Austin Texas Estate Planning Blog

How Does My Annuity Beneficiary Work

How Does My Annuity Beneficiary Work?

May 7, 2023 • | Law Office of Zachary D Kamykowski, PLLC
Who you choose as the annuity beneficiary may impact how the annuity income is taxed if you pass away.

An annuity is a financial product that provides a steady income stream for a specific period, such as the annuitant's lifetime. One of the essential features of annuities is that they allow the annuitant to designate who should receive the remaining payments in the event of their death. However, the rules governing annuity beneficiaries differ depending on whether the person is the annuitant's spouse or someone else.

If the spouse is designated, they can assume ownership and receive payments based on the annuity schedule. This arrangement would be tax-deferred, meaning that the spouse would only be responsible for taxes on the distributions when they withdraw them. The spouse can also roll over the inherited annuity into an IRA account, allowing them to defer taxes further.

On the other hand, if a non-spouse inherits the contract, they have three options:

Lump-sum payment: They can receive the remaining value as a one-time payment and must pay income taxes immediately on the lump sum.

Non-qualified stretch: They can stretch the payouts and the required income taxes throughout their lifetime.

Withdraw smaller amounts: They can withdraw smaller amounts from the annuity five years after the annuity holder's death or withdraw the entire amount in the fifth year.

It's worth noting that the choice of beneficiary significantly impacts tax calculations, so it's crucial to document your wishes when designating beneficiaries.

Moreover, only the annuity owner can name a beneficiary, but they can change beneficiaries anytime, provided the contract doesn't require them to name an irrevocable beneficiary. An owner can also choose multiple beneficiaries, designating a percentage for each person. Contracts also frequently allow the selection of a contingent beneficiary who will receive the payments if the primary beneficiary dies before the annuity owner does.

It's crucial to note that if an annuity owner doesn't have a designated beneficiary in the annuity contract, the annuity must go through probate, the legal process for recognizing a will and distributing the assets within an estate. This can be expensive and time-consuming, and it could take several months before heirs receive their inheritance. Therefore, having a designated beneficiary is essential when purchasing an annuity.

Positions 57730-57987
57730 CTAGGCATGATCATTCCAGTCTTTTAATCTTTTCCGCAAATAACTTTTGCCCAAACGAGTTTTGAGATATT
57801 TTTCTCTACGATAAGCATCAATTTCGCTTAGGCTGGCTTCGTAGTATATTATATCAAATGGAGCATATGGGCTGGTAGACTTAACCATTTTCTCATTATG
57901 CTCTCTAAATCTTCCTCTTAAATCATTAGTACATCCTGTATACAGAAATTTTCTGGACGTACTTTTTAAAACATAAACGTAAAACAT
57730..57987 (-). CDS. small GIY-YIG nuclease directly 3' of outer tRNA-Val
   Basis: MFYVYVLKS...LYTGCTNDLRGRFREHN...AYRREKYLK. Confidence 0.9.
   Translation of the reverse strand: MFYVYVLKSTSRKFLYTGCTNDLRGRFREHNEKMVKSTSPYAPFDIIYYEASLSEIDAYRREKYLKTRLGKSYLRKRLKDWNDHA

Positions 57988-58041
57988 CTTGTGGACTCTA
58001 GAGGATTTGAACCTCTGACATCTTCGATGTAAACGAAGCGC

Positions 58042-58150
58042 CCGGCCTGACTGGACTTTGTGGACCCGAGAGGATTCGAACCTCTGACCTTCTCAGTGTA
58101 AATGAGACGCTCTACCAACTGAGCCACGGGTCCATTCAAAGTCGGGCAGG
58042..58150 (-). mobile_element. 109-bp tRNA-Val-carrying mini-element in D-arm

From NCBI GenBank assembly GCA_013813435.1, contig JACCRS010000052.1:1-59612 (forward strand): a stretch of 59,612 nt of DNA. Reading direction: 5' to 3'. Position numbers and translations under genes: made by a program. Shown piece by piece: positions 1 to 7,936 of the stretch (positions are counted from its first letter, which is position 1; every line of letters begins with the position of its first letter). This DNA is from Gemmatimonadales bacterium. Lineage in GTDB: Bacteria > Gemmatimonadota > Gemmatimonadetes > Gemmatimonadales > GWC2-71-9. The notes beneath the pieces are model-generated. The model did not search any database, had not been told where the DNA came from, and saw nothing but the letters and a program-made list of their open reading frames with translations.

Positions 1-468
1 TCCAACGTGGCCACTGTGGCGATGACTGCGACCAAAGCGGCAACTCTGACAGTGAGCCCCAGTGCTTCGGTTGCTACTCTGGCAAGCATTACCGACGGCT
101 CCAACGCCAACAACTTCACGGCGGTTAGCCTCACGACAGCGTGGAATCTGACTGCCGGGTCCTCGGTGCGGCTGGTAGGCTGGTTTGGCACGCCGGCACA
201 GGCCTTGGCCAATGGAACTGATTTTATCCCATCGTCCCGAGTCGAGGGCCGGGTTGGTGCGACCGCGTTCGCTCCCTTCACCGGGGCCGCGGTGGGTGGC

An annuity is an excellent product for people looking to have a steady stream of income during retirement, and it's essential to understand how the beneficiary rules work. You should take the time to document your wishes and choose a designated beneficiary. If you're unsure how to do this, consider consulting with a financial advisor who can guide and help you make informed decisions.

In conclusion, designating a beneficiary is a crucial aspect of purchasing an annuity, and it's essential to understand the rules governing annuity beneficiaries. If your spouse is the beneficiary, they can assume ownership of the annuity, and the arrangement would be tax-deferred. However, if a non-spouse beneficiary inherits an annuity, they have three options: lump-sum payment, non-qualified stretch, and withdrawing smaller amounts. The beneficiary choice also significantly impacts tax calculations, and it's essential to document your wishes. Finally, if you don't have a designated beneficiary in the annuity contract, the annuity must go through probate, which can be expensive and time-consuming.

Reference: Forbes (Jan. 19, 2023) “What Is An Annuity Beneficiary?” (

Law Office of Zachary D Kamykowski, PLLC

(By Appointment Only)

14425 Falcon Head Blvd
Bldg E-100
Austin, TX 78738

Get Directions
IMS - Estate Planning and Elder Law Practice Growth Advisors
Powered by